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Biometric technology lets BayCare Health System protect more than patients' health

Jim Schwamb is a vice president at BayCare Health System, where advanced technology is being used to identify patients.


Jim Schwamb is a vice president at BayCare Health System, where advanced technology is being used to identify patients.

Along with the growing concern about financial identity theft is rising anxiety about the pilfering of your medical identity.

BayCare Health System, based in Clearwater, offers a noninvasive technique to help combat the trend. BayCare is the first in the state and among the first in the nation to use a scanner that simply identifies you by the veins in the palm of your hand — a unique identifier just like your fingerprint.

BayCare, with 18,300 team members in the Tampa Bay area, is composed of 11 not-for-profit hospitals, outpatient facilities and other services such as imaging, lab, behavioral health and home health care. The system counted about 2.4 million patient encounters in 2009.

The Times talked with Jim Schwamb, vice president of financial services for BayCare, about the company and the use of the groundbreaking technology.

Medical identity theft has become another troubling form of consumer fraud. What is medical identity theft and what kinds of problems is it creating for consumers and the health care industry?

Medical identity theft involves using someone else's identity and insurance coverage to access health care services. It is sometimes difficult for hospitals to catch identity theft because we treat all patients, many times in emergency situations and sometimes without identification to verify their identity.

While rare, victims of identity theft may have their insurance company incorrectly billed and then begin to receive bills from the provider. In such a situation, the providers would not hold the victim liable once they were notified. As health care providers move to electronic medical records, and previous medical histories are immediately available to care givers, identity theft could also intermingle with medical information and become a patient safety issue if not discovered.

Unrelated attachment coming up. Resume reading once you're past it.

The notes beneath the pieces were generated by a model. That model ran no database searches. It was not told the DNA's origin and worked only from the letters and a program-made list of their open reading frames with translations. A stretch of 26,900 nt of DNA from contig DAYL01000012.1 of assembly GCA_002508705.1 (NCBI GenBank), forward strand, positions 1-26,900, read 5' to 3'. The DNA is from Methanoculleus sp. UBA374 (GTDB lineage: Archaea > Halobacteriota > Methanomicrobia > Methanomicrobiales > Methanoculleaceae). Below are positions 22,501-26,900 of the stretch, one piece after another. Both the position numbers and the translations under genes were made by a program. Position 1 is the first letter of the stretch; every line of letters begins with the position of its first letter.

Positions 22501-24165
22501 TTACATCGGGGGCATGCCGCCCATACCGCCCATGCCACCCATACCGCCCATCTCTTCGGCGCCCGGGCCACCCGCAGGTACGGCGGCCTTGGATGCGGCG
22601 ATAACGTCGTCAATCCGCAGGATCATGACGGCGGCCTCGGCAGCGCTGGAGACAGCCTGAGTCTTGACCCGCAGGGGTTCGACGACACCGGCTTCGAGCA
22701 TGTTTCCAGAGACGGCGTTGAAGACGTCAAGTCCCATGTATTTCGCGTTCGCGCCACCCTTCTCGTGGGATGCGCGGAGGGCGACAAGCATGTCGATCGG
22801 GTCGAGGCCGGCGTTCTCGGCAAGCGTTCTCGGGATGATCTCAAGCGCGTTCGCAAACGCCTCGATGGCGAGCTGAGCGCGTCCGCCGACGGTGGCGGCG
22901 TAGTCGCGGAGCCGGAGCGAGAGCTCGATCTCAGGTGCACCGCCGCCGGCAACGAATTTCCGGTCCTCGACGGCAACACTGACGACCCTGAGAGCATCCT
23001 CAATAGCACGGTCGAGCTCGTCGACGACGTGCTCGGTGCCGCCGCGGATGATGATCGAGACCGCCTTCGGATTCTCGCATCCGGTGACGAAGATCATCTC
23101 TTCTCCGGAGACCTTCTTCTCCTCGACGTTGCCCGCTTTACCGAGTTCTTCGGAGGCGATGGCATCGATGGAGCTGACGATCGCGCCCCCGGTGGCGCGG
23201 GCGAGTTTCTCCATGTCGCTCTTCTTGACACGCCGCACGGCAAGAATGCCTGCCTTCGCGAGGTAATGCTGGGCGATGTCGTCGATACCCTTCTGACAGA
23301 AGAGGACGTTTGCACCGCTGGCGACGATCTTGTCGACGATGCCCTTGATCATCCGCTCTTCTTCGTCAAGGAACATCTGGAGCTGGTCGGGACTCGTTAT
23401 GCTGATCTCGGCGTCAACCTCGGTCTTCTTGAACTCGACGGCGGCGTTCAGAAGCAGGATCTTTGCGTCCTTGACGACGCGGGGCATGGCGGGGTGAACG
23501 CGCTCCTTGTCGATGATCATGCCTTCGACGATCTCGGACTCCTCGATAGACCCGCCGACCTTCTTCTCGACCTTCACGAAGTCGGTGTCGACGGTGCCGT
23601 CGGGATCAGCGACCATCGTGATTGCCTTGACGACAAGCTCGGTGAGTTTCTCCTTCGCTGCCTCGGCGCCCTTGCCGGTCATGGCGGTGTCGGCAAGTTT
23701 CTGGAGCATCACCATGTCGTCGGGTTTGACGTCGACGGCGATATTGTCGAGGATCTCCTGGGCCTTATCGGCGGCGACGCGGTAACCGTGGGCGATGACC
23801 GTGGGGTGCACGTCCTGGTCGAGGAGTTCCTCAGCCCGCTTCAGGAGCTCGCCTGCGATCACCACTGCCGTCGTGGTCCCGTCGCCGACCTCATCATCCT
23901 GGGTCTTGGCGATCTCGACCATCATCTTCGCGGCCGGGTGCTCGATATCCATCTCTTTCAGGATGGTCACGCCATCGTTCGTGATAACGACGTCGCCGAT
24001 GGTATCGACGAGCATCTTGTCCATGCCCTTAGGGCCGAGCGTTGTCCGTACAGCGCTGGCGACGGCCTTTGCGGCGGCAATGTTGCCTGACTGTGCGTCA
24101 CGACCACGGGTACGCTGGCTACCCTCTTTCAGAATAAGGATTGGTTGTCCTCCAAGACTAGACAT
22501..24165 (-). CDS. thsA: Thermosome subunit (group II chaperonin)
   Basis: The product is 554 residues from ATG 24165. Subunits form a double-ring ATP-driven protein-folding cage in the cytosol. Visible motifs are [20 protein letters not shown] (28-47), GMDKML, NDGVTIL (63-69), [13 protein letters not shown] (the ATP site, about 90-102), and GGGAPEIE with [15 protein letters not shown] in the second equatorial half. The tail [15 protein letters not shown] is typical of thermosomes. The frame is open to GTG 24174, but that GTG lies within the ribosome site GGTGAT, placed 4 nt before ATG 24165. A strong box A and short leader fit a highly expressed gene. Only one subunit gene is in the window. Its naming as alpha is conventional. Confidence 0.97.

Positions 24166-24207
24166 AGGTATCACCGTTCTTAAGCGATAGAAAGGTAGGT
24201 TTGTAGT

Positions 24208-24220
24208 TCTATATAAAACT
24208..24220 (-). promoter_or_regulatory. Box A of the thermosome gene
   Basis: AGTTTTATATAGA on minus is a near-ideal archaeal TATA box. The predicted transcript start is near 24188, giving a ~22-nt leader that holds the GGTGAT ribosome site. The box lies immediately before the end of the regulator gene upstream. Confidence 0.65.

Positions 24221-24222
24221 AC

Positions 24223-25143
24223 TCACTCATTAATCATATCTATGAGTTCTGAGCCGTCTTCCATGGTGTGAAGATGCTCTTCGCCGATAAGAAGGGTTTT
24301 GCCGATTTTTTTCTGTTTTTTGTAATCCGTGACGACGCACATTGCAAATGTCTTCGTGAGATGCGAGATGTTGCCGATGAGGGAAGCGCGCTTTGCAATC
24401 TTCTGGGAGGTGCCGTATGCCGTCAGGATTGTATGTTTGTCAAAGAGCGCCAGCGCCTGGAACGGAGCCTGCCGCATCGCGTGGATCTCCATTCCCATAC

BayCare now uses some cutting-edge technology to help combat medical identity theft. How does the technology work?

BayCare's Patient Secure Identity (PSI) is a biometric technology that identifies patients through special features of the veins in the palm that are unique identifiers for each individual. Patients initially enroll by using a photo ID and other verification data. Once enrolled, patients no longer have to give their Social Security or photo ID when accessing any BayCare facility for services.

When the patient arrives, he/she puts her right palm on a reader, and it immediately identifies him/her accurately in our database and brings up the correct record. Anyone in the future who attempts to use the identity of someone who is enrolled in PSI will be rejected when his/her palm is read. Palm Vein (also known as vascular recognition) was originally invented by Fujitsu for identity purposes, such as access to a vault or ATM.

What are the advantages of using the technology?

The patient experiences a quick registration with fast and simple return visits anywhere in BayCare's system. The PSI system allows for greater accuracy with less information shared, so there is less chance of duplicate patient records or the misuse of Social Security numbers and insurance cards. PSI integrates with our electronic medical record system, so the patients' records are brought up with the scan of their palm. Patients also can be quickly identified in case of an emergency, without having to say anything.

Was there any particular issue that prompted BayCare to move toward this technology?

Over the past several years, we listened to our patients' concern about medical identity theft and their wish to not provide sensitive identifying information, such as Social Security number, each time they access our facilities.

How have patients reacted to use of this technology? And what can we expect in terms of future steps to protect consumer medical records?

The response from our patients has been overwhelmingly positive. We have enrolled 360,000 patients in the first year and a half of the PSI program and the patients' compliance rate is over 99 percent. We are evaluating adding patients' photos to our PSI database in the future to make the identification process even stronger.

Ivan Penn can be reached at or (727) 892-2332. Follow him on Twitter at and become a fan of the Consumer's Edge on Facebook.

Biometric technology lets BayCare Health System protect more than patients' health 03/28/10 [Last modified: Monday, March 29, 2010 10:03am]
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